As the end of pregnancy approaches, many soon-to-be moms get nervous about the upcoming labor and delivery. Labor can be frightening, especially if this is your first pregnancy—amazing and joyous, definitely, but also terrifying. Here’s a look at a few common labor fears.
What if I go into labor early?
Many women worry about going into labor prematurely, and Braxton Hicks contractions definitely don’t help this. Braxton Hicks contractions are the body’s efforts at getting ready for the real deal, and if you’ve never given birth before, you may not know the difference. These contractions usually begin to occur around weeks 29 to 32, are much less painful than delivery contractions, and are perfectly normal.
However, it’s important to talk to your obstetrician or midwife about what actions to take should you begin actual contractions. Be prepared to recognize the signs of a premature labor. Some of these are vaginal bleeding, excessive fluid discharge from the vagina, contractions, diarrhea, stomach cramps, backaches, and tightening of the uterus. If you notice a combination of these symptoms, contact your physician immediately.
This is really going to hurt, right?
Yes. A lot. But there are a ton of different options for managing labor pains. Start thinking about what you want to do for yours around the 30-week mark. More intensive options include local anesthetics—like an epidural, walking epidural, spinal block, or pudendal block. More natural, holistic options are also available, like calming music. Many women also use special breathing patterns and relaxation aromatherapy, and breathing techniques to help reduce stress and tension.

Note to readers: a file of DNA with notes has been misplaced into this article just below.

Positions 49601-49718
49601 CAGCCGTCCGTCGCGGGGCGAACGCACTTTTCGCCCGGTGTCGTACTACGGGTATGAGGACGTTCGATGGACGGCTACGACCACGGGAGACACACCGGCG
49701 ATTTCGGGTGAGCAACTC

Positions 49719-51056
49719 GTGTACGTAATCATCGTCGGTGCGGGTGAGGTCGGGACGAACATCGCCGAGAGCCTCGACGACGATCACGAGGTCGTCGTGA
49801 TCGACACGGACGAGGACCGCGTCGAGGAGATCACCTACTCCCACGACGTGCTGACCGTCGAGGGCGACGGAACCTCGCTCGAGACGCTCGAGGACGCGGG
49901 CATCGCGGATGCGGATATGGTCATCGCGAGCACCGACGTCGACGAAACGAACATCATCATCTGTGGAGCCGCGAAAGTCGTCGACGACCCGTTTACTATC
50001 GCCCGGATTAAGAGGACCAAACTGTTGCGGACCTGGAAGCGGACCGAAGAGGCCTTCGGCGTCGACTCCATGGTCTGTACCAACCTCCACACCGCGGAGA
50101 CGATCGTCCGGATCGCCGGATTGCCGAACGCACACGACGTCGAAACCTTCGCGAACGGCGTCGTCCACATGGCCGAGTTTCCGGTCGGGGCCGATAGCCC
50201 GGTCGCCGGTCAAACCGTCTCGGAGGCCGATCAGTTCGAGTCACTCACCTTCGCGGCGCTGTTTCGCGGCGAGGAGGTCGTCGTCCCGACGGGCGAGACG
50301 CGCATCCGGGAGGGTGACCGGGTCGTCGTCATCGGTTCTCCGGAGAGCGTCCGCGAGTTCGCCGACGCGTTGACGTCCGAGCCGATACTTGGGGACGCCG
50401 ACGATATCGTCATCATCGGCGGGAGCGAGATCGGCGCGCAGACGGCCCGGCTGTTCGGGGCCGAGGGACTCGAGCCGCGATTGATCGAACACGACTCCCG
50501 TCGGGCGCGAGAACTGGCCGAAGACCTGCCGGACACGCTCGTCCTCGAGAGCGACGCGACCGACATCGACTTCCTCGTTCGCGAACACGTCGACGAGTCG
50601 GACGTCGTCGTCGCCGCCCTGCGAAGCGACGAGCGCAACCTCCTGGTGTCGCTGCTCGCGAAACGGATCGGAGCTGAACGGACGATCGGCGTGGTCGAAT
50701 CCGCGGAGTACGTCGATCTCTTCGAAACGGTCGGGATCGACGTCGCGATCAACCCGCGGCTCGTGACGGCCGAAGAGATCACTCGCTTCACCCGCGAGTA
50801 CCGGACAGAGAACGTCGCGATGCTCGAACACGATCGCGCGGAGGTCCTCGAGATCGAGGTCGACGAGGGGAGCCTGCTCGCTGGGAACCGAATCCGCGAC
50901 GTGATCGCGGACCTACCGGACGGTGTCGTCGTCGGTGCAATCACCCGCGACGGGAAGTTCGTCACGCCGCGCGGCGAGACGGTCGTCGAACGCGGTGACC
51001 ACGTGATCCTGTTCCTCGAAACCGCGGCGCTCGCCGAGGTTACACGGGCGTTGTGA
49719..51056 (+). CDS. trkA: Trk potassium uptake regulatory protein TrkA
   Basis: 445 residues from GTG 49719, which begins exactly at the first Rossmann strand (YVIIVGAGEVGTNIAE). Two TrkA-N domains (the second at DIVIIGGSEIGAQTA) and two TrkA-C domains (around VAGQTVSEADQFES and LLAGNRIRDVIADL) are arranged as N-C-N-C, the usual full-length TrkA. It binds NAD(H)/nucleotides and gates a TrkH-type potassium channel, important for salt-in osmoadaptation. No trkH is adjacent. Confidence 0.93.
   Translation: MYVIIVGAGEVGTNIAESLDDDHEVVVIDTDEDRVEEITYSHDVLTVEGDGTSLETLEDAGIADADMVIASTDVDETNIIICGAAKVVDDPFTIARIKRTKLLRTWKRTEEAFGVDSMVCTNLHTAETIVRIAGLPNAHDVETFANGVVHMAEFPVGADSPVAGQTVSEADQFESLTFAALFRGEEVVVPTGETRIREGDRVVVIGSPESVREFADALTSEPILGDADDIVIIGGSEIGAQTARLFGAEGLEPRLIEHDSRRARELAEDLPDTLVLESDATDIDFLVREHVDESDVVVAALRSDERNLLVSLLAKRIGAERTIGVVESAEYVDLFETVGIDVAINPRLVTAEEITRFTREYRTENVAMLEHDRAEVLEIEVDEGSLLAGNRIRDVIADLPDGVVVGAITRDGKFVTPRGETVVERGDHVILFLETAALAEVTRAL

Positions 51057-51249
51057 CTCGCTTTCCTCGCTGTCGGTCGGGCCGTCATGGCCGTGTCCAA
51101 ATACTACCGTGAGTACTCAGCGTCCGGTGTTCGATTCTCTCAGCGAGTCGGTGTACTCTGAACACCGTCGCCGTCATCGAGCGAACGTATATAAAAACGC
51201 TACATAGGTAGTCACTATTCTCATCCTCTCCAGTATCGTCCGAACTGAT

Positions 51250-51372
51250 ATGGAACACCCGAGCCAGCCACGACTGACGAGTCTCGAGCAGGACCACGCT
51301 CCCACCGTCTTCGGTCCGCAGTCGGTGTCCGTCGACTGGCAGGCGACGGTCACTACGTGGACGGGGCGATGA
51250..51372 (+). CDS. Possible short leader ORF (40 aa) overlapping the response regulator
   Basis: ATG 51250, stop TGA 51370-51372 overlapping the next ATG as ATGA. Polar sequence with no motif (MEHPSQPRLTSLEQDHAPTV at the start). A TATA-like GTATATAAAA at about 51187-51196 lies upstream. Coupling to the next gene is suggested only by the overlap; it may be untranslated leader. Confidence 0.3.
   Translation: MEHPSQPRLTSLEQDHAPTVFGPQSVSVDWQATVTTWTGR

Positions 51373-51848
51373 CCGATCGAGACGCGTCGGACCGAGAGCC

Just know that no matter what you choose, (a) you can change your mind, and (b) you will be able to handle the pain. A woman's body was designed for pregnancy and childbirth. Once you see that little face, all the pain will fade away, for the most part.
What about ripping, tearing, and cutting in the vaginal region?
Many women also fear they will suffer vaginal ripping during childbirth. It is fairly common for a woman to experience ripping of the tissue between the anus and the vagina during labor. To avoid this, your doctor may suggest an episiotomy. This is a small cut in the area prior to labor to keep the skin from tearing. Tearing can sometimes be severe and take multiple stitches to repair, while an episiotomy is easier to manage and sew up afterward.
Talk to your doctor beforehand to see what he/she usually opts for. Although the procedure used to be pretty common, many obstetricians are beginning to shy away from it, suggesting alternatives like massaging the skin between the anus and vagina on a regular basis, beginning a few weeks prior to labor. There are also certain pushing methods and positions that can help avoid vaginal tearing.
What if I need a C-Section?
About one-third of women require a cesarean section during labor. Recovery is more difficult than a vaginal birth, so a vaginal birth is the best option when it does not place undue risk on mother or baby. An emergency C-section may be performed if the baby is in a breech position, its heart rate is slowing, the umbilical cord is being problematic, or labor is simply taking longer than is healthy. Planned cesareans are generally reserved for women at-risk for complications during labor, these include:
- Having twins, triplets, etc.
- History of high blood pressure or heart disease
- Having HIV or herpes
- A previous C-section
- Pelvic problems, or
- Placental problems.
C-sections may require more recovery time, and there are risks associated with the practice— just like any surgical procedure. However, many doctors do a wonderful job with these surgeries, leaving small, barely noticeable scars. What matters most is choosing an experienced doctor that will be equipped to make the best decisions regarding the health and safety of you and your baby.
Am I going to have a bowel movement while giving birth?
If you’re having a vaginal birth...probably. Yes. Pooping on a table holds a special sort of terrified place in a pregnant woman’s heart, especially once you hear other moms’ stories. While it may be mortifying for you, your doctor has seen it hundreds of times and the nurses won’t bat an eye. You’ll also experience a whole new level of closeness with your partner. Additionally, the damage labor leaves behind makes bowel movements uncomfortable for a few days after labor, so getting as much accomplished beforehand as possible is really a godsend. As an extra bonus, if you get an epidural, you probably won’t even notice if it happens—if you really don’t want to know, ask your partner to lie.